Connecting America & China

Stephen DeAngelis

September 8, 2006

As the father of a Chinese daughter, I maintain a healthy interest in relations between China and America. The New York Times recently published a couple of interesting articles that highlight how the two countries are connecting at levels far below nation-state negotiations. The first article discusses the increasing request for Chinese au pairs by wealthy American parents [“To Give Children an Edge, Au Pairs From China,” by Ginia Bellafante, 5 Sep 2006] I was curious about exactly what kind of “edge” Chinese au pairs were supposed to provide for the children under their care. I thought the “edge” might involve tutoring in math and sciences. It turns out, however, that the edge parents seek most is having their children learn the Chinese language.

Their services are in great demand, in part because so many Americans have adopted baby girls from China. Driving the need more aggressively is the desire among ambitious parents to ensure their children’s worldliness, as such parents assume that China’s expanding influence will make Mandarin the sophisticates’ language decades hence.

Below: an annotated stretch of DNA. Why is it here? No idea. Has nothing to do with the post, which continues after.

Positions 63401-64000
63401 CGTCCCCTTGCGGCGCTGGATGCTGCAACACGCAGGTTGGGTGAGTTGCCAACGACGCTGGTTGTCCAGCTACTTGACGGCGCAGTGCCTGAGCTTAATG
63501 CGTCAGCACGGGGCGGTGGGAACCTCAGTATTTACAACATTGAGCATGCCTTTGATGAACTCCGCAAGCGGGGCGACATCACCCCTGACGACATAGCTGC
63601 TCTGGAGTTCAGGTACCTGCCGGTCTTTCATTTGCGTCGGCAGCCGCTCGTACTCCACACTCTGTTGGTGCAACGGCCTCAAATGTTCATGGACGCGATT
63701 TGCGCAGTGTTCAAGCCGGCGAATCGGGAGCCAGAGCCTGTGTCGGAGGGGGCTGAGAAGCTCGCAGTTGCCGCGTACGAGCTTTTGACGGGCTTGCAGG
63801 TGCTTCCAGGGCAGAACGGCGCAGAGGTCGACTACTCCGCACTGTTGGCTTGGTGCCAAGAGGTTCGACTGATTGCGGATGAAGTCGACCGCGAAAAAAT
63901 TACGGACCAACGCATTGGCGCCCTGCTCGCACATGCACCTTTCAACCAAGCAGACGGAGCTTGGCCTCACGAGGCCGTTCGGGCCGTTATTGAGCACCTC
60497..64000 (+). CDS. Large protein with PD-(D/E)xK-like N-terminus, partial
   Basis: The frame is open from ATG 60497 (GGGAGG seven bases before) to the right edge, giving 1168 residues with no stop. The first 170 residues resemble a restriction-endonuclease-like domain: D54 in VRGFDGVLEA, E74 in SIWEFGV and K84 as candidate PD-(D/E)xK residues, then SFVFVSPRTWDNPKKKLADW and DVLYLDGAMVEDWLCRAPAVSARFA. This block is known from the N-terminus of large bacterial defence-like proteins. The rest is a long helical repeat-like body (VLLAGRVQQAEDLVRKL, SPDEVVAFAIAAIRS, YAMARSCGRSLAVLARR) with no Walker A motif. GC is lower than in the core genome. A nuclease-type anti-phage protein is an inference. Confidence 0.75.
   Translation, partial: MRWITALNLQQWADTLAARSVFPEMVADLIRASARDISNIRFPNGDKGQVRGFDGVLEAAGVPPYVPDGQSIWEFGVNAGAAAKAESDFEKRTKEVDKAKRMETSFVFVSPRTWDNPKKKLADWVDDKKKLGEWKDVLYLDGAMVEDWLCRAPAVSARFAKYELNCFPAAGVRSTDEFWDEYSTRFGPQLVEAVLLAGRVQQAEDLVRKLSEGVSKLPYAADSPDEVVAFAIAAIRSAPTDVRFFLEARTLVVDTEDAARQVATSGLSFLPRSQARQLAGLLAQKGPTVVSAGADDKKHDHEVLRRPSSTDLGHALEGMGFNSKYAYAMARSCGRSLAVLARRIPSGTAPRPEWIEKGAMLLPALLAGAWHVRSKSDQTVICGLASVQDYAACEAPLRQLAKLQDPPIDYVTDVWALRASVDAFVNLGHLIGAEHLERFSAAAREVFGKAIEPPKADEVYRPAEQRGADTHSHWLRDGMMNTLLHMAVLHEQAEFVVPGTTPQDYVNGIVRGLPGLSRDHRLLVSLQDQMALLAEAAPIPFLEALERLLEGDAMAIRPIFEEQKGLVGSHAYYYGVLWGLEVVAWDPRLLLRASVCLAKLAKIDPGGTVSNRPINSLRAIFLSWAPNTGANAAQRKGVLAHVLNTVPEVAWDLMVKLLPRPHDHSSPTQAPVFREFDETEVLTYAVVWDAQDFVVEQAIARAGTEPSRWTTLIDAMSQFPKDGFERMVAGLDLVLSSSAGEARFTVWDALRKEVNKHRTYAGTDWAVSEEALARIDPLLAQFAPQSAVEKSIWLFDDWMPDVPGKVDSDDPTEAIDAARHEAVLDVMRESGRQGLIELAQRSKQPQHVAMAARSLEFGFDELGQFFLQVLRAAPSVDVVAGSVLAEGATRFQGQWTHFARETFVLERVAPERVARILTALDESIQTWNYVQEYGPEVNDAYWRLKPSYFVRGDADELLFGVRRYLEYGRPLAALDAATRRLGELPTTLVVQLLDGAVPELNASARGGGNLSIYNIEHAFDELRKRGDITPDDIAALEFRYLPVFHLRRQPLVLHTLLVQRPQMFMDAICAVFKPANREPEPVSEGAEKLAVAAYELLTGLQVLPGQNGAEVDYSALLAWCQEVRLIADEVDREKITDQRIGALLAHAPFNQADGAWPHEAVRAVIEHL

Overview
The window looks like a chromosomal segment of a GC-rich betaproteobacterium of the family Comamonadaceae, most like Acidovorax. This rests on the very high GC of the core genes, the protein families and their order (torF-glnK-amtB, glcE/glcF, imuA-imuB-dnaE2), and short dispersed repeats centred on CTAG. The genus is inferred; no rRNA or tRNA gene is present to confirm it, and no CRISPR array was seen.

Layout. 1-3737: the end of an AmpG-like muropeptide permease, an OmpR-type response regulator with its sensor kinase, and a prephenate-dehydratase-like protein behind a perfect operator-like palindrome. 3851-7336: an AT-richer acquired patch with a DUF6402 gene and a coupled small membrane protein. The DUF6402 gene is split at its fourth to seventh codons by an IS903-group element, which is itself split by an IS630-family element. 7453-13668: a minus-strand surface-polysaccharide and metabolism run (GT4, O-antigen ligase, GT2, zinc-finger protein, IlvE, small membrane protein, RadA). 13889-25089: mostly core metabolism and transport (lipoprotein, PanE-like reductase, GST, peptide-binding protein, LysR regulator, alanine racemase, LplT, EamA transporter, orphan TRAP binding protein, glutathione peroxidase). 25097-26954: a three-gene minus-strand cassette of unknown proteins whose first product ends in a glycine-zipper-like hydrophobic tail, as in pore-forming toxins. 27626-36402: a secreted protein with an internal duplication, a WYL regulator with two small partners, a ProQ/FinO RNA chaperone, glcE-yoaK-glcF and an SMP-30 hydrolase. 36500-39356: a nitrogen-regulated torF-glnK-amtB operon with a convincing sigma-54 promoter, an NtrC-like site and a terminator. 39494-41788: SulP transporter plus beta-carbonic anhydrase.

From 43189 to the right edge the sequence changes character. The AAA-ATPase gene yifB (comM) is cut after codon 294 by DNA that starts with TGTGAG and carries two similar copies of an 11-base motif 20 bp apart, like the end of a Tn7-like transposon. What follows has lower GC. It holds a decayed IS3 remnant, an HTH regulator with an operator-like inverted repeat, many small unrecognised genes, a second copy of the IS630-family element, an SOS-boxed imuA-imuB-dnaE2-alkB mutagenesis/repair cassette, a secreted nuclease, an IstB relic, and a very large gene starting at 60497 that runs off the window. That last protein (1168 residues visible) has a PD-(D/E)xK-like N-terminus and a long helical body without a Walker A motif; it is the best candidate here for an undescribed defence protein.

Since au pairs are hired only by the well-to-do, one assumes they understand a bit about resiliency and what it will take for their children to be successful — and part of being successful is knowing which economies are going to drive globalization. In large numbers, they are betting on China.

The last two years have seen an astonishing increase in the number of American parents wishing to employ Mandarin-speaking nannies, difficult to find here and even harder to obtain from China. Au Pair in America, the 20-year-old agency that sponsored the two young women in Connecticut, had received no requests for Chinese au pairs until 2004, said Ruth Ferry, the program director. Since then, it has had 1,400. The agency said it expected to bring 200 more au pairs to this country before the end of 2007, and other companies in the business are beginning to recruit in China, all taking advantage of relaxed standards for cultural-exchange visas for Chinese.